Timothy Shiou-Ming Wu
Washington, D.C., U.S.
|Education|| McGill University (BSc)|
Harvard University (JD)
|Known for||coining "net neutrality"; late 2010s revival of antitrust|
|Relatives|| Alan Ming-ta Wu (father)|
Gillian Edwards (mother)
TimothyShiou-Ming Wu (born 1972/1972) is a Taiwanese-American legal scholar who served as Special Assistant to the President for Technology and Competition Policy from 2021 to 2023.He is also a professor of law at Columbia University and a contributing opinion writer for The New York Times . He is known legally and academically for significant contributions to antitrust and communications policy, coining the phrase "network neutrality" in his 2003 law journal article, Network Neutrality, Broadband Discrimination. In the late 2010s, Wu was a leading advocate for an antitrust lawsuit directed at the breakup of Facebook.
Wu is a scholar of the media and technology industries, and his academic specialties include antitrust, copyright, and telecommunications law. He was named to The National Law Journal 's "America's 100 Most Influential Lawyers" in 2013, as well as to the "Politico 50" in 2014 and 2015. Additionally, Wu was named one of Scientific American 's 50 people of the year in 2006, and one of Harvard University's 100 most influential graduates by 02138 magazine in 2007. His book The Master Switch was named among the best books of 2010 by The New Yorker magazine, Fortune magazine, and Publishers Weekly.
From 2011 to 2012, Wu served as a senior advisor to the Federal Trade Commission,and from 2015 to 2016 he was senior enforcement counsel at the New York Office of the Attorney General, where he launched a successful lawsuit against Time Warner Cable for falsely advertising their broadband speeds. Wu also served on the National Economic Council in the Obama administration under Jeffrey Zients, and served under Director Brian Deese during the first term of the Biden administration. In the Biden administration, Wu notably helped author the 2021 Executive Order on Competition.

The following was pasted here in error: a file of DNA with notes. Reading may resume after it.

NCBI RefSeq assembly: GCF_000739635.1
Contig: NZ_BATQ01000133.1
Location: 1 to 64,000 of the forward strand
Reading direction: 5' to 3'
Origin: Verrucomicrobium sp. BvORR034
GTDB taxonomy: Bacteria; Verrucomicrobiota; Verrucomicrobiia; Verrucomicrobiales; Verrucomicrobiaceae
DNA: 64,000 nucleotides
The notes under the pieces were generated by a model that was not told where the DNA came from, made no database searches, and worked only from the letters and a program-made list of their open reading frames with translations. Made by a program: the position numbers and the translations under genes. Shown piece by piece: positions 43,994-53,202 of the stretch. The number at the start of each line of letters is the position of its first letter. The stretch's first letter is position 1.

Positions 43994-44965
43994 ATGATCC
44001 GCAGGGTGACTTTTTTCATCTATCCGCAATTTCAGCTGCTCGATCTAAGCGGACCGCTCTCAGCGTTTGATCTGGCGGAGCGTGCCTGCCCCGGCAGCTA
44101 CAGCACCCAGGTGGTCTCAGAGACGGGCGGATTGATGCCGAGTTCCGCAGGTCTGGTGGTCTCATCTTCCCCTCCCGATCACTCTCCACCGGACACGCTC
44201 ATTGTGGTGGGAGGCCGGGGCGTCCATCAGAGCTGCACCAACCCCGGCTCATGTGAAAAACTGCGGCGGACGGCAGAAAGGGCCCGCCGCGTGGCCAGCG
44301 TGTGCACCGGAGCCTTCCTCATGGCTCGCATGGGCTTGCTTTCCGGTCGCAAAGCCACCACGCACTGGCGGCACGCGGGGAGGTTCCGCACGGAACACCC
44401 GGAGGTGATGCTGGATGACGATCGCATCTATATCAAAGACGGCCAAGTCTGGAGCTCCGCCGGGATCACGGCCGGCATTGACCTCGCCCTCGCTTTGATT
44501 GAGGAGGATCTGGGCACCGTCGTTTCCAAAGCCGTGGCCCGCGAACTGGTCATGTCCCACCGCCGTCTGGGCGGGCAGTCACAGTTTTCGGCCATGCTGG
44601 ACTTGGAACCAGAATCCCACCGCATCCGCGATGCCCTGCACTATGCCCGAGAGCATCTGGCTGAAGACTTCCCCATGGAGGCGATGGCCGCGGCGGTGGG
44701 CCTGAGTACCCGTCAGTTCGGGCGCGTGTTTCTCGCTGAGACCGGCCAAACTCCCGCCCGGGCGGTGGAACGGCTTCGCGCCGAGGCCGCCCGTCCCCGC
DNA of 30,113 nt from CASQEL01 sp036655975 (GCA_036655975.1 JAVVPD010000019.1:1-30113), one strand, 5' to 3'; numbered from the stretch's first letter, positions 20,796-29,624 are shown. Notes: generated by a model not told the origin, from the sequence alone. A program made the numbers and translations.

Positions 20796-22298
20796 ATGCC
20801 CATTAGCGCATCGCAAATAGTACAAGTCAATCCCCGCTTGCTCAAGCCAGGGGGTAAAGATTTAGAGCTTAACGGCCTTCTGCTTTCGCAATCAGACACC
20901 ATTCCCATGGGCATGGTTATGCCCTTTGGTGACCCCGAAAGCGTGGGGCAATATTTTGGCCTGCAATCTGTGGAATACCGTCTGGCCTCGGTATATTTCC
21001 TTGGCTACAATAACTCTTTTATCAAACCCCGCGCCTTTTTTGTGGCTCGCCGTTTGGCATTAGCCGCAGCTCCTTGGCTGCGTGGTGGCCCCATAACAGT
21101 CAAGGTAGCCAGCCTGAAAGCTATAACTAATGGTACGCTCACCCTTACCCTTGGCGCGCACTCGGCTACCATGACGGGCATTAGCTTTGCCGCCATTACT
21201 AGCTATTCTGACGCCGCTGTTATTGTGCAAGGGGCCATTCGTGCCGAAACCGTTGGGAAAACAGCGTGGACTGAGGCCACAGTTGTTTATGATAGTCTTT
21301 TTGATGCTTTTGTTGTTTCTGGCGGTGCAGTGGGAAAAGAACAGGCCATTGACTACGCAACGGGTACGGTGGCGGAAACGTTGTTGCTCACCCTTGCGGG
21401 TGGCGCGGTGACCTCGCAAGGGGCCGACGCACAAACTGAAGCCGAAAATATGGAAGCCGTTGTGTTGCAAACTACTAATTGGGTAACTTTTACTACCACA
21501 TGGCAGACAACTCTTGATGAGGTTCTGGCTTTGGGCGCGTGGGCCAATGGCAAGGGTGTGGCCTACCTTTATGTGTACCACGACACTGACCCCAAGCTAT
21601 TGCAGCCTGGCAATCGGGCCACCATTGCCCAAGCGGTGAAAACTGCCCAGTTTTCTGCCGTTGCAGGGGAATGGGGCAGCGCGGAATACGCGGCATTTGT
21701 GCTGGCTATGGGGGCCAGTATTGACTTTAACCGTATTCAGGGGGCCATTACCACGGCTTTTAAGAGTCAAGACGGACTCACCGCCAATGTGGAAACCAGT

Wu was born in Washington, D.C.,and grew up in Basel and Toronto. His father, Alan Ming-ta Wu, was from Taiwan and his mother, Gillian Wu (née Edwards), is a British-Canadian immunologist. Wu and his younger brother were sent to alternative schools that emphasized creativity, and he became friends with Cory Doctorow.
Wu attended McGill University, where he initially studied biochemistry before switching his major to biophysics, graduating with a BSc in 1995.He then attended Harvard Law School, graduating with J.D., magna cum laude, in 1998. At Harvard, he studied under copyright scholar Lawrence Lessig.
After law school, Wu first spent a year at the U.S. Department of Justice's Office of Legal Counsel. He then spent two years as a law clerk, first for Judge Richard Posner on the U.S. Court of Appeals for the Seventh Circuit from 1998 to 1999, then for Justice Stephen Breyer at the U.S. Supreme Court from 1999 to 2000.Following his clerkships, Wu moved to the San Francisco Bay Area, worked at Riverstone Networks, Inc. (2000–02) and then entered academia at the University of Virginia School of Law.
Wu was associate professor of law at the University of Virginia from 2002 to 2004, visiting professor at Columbia Law School in 2004, and, in 2005, visiting professor at both Chicago Law School and at Stanford Law School.In 2006, he became a full professor at Columbia Law School.
Wu's 2010 book, The Master Switch: The Rise and Fall of Information Empires, described a long "cycle" whereby open information systems become consolidated and closed over time, reopening only after disruptive innovation. The book shows how this cycle developed with the rise of the Bell AT&T telephone monopoly, the founding of the Hollywood entertainment industry, broadcast and cable television industries, and finally with the internet industry. He looks at the example of Apple Inc., which began as a company dedicated to openness, that evolved into a more closed system under the leadership of Steve Jobs, demonstrating that the internet industry will follow the historical cycle of the rise of information empires (although Wu discussed Google as an important counterpoint). The book was named one of the best books of 2010 by The New Yorker magazine, [ citation needed ]Fortune magazine, Amazon.com, The Washington Post, Publishers Weekly, and others.